We have no idea of what to expect from Jon Lester the rest of the season. After a strong start, he’s reverted to his 2012 form. Regardless of how quickly or strong he returns from his latest DL stint, Clay Buchholz’s durability is a question mark the rest of the year.

Yet the Red Sox have survived, even thrived, without their best because Lackey has become the pitcher Theo Epstein hoped he would be. He is the ace for now and likely the rest of the season.

Red Sox fans have a right to be nervous about this, which means they will be clamoring for more pitching help before the trade deadline. But there doesn’t seem to be much from which Cherington can choose. It’s more likely that he’ll bolster the back of the rotation and hope for the best with his top three pitchers.

I would suggest Cherington should take the same approach with his bullpen —   make more moves like the one he just made for Matt Thornton and keep the pillaging of prospects to a minimum for guys who won’t pitch more than 30 or 40 innings in the second half. Trading for “proven” closers is folly. As has been demonstrated time and time again, most relievers are unpredictable from month to month, let alone year to year.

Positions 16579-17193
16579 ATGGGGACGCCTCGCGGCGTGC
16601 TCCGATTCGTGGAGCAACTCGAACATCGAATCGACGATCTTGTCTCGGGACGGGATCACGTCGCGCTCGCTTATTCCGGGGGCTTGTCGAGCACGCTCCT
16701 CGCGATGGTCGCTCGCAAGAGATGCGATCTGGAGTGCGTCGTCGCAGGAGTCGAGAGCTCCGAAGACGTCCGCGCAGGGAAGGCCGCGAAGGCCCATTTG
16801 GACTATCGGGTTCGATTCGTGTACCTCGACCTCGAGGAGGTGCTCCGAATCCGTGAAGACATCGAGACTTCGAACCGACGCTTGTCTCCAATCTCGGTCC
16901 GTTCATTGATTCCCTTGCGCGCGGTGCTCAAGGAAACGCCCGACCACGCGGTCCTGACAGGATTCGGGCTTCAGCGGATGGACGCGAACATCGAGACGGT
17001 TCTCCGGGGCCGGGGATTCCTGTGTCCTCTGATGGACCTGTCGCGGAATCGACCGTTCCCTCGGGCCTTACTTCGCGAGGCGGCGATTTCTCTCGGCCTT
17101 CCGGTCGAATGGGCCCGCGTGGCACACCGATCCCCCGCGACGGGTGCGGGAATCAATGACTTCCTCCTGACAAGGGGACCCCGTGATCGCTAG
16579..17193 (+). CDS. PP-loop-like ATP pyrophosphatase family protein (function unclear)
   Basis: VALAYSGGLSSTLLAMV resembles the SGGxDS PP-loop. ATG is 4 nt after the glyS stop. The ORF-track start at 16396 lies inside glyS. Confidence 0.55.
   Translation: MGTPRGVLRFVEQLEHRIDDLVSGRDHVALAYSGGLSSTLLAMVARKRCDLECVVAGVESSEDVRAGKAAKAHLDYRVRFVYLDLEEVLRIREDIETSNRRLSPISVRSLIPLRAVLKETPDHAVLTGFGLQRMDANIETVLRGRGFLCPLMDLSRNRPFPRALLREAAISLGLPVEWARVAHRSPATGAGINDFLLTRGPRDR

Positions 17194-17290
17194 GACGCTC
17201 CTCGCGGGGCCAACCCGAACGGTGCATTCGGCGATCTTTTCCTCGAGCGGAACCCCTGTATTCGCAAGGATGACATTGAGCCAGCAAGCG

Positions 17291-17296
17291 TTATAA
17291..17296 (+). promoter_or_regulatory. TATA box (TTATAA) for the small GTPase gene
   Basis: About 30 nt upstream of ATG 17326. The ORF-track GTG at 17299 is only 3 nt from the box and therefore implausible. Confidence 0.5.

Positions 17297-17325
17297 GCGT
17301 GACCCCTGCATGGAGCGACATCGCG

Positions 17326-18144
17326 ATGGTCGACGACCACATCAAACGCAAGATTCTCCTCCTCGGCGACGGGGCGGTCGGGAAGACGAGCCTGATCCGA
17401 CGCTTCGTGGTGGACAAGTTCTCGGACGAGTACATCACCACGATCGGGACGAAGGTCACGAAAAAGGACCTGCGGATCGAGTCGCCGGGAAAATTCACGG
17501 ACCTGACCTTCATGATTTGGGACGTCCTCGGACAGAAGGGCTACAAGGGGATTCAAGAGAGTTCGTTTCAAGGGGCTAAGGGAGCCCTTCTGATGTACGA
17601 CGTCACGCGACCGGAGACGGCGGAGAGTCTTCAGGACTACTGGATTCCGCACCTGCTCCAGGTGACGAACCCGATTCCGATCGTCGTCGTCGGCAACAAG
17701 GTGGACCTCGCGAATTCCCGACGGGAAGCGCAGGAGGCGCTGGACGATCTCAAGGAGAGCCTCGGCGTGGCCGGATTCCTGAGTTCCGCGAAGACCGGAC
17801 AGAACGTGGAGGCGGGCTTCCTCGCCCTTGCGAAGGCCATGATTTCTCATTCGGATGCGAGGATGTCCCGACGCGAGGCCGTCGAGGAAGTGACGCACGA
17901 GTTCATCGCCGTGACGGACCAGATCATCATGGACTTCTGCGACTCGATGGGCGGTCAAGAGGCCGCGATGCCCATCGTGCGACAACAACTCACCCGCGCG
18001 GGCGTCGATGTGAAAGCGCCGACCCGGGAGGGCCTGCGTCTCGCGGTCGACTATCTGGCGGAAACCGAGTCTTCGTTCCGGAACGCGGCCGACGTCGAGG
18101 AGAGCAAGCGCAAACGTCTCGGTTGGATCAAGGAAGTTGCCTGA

Cherington knows this and will consider it before he trades for the next Eric Gagne. Jonathan Papelbon would be tempting, since he’s proven he can handle the pressure, but the Phillies’ price will be high. Better to try to convince them to part with Cliff Lee and stick with Koji Uehara, with Andrew Bailey and even a prospect like Rubby De La Rosa waiting in the wings in case he falters.

Cherington and Farrell will have their work cut out for them the rest of the way. Winning the East isn’t going to be easy. Settling for a wild card spot is risky.

On top of all of that, they have a chance to make everyone forget the collapse of 2011 and the debacle of 2012. They can rewrite history in a way even Bobby Valentine would envy.

Randy Whitehouse is a staff writer. His email is [email protected] Follow him on Twitter @RAWMaterial33.